Jailed bankers appear interest rate ‘rigging’ convictions

Tom Hayes and Carlo Palombo were among 37 traders prosecuted for manipulating Libor and Euribor rates.
Jailed bankers appear interest rate 'rigging' convictions
Tom Hayes outside Southwark Crown Court on 3 August 2015Bloomberg via Getty Images

Two former bankers jailed for rigging interest rates are appealing against their convictions after an eight-year battle to clear their names.

Tom Hayes and Carlo Palombo were among 37 City traders prosecuted for manipulating rate benchmarks Libor and Euribor.

If they are successful it could lead to the reversal of all such convictions.

But prosecutors point to earlier appeals against conviction that were not successful.

The former traders were found guilty of manipulating Libor and Euribor, two benchmark interest rates that track what banks pay to borrow cash from each other.

The key issue is whether it was valid for a bank’s cash trader to take into account its commercial interest when estimating the cost of borrowing cash (its Libor submission), by selecting an interest rate at which they could borrow from a range on offer in the market.

Senior politicians, including former shadow chancellor John McDonnell and former Brexit Secretary David Davis, say the traders have been “scapegoated”.

They draw parallels with the Post Office scandal because of evidence of a cover-up by a state-owned institution, in this case the Bank of England, followed by a whole series of what they say are miscarriages of justice.

“While the Post Office may be the widest miscarriage of justice this country has seen, this one is the deepest,” Mr Davis said.

“This is, we believe, another phenomenal miscarriage of justice, where people have suffered for the simple act of following instructions,” said Mr McDonnell.

The traders believe they were prosecuted to deflect public anger towards the banks following the financial crisis away from where it really belonged, much higher up the financial system.

Separately, a long-running investigation by the BBC has uncovered evidence, covered up from Parliament and juries in their trials, that the Bank of England and the central banks of France, Spain and Italy manipulated Libor and Euribor on a far greater scale than any of the jailed traders, pressuring banks to push their published interest rate estimates down to artificial levels, far below the interest rates at which cash was actually trading.

Further suppressed evidence indicates that the UK government, including 10 Downing Street, was also involved in pressuring banks to “manipulate” Libor as defined by the criminal courts – meaning seeking to obtain movements in the benchmark rate while “disregarding the proper basis for setting Libor”.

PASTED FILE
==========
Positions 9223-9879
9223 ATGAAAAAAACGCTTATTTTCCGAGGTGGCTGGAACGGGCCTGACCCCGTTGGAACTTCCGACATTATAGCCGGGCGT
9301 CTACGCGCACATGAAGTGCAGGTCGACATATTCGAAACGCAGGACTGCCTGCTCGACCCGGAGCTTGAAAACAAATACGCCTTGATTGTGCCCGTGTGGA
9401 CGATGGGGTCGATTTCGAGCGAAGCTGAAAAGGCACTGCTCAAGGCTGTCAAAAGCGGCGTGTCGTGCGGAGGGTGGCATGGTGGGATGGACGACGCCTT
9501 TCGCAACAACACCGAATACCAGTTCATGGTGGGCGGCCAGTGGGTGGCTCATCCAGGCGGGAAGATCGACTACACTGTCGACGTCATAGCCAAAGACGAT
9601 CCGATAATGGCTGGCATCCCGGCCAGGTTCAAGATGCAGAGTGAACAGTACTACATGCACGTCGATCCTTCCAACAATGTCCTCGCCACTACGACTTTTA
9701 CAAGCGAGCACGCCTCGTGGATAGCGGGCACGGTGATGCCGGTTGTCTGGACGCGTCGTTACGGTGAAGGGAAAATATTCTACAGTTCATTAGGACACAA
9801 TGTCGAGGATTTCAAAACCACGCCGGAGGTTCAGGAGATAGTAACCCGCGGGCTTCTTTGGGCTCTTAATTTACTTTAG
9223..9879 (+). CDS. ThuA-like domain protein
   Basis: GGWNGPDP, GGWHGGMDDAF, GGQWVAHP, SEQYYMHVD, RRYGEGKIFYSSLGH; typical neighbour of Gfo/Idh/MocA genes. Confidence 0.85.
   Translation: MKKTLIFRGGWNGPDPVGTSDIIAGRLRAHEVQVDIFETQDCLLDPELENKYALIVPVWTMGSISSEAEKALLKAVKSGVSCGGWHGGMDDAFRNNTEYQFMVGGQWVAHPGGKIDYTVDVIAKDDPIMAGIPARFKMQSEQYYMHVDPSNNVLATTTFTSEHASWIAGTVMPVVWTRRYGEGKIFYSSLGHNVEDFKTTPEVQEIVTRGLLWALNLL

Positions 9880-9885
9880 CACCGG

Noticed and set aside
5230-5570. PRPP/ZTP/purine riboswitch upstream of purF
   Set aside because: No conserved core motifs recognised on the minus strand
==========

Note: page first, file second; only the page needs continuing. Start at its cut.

When presented with this evidence by the BBC and The Times, the Bank of England has said that Libor was not regulated at the time but declined requests to comment on the evidence in detail. The government has also not commented on the detailed evidence.

Two years ago, a US appeal court threw out two traders’ convictions – saying there was no evidence they had broken any laws or rules. Ten traders convicted in the US, six of them British, have now been exonerated, including those who had pleaded guilty.

That led the Criminal Cases Review Commission to refer the cases of Tom Hayes and Carlo Palombo back to the Court of Appeal in the UK – now the only country where what they did is seen as a crime.

The Serious Fraud Office has told the BBC in response to the referral of Tom Hayes’s case: “All our prosecutions are based on evidence and the applicable law. We stand ready to support the Court of Appeal as it considers this referral.”

The US Department of Justice has declined to comment.

Carlo Palombo outside Southwark Crown Court on 11 April 2018

AFP via Getty Images

Tom Hayes, Carlo Palombo and 35 other traders and money brokers were prosecuted in London and New York for “rigging interest rates” in what critics say was a politicised process, prompted not by complaints of victims of fraud but by public anger towards the banks following the 2008 crisis.

The Serious Fraud Office, which brought the prosecutions in the UK, first decided in 2011 not to prosecute so-called Libor manipulation. However, it reversed its decision in July 2012 after a public outcry when Barclays was fined £290m by US and UK regulators for manipulating Libor and Euribor.

In nine trials on both sides of the Atlantic from 2015 to 2019, a total of 19 people were convicted – most of them British, but also American, French, German, Japanese and Italian traders.

No victims of the alleged “fraud” by the jailed traders have ever been produced. Nor have prosecutors ever demonstrated that a fraudulent transaction took place. Instead of being prosecuted under the Fraud Act 2006, they were prosecuted under the common law offence of “conspiracy to defraud”.

Tom Hayes was sentenced to 11 years in jail in 2015. He served five and a half years and was released in January 2021, still protesting his innocence.

Carlo Palombo was sentenced to four years in jail in 2019. He was released in 2021.

Source: bbc.co.uk

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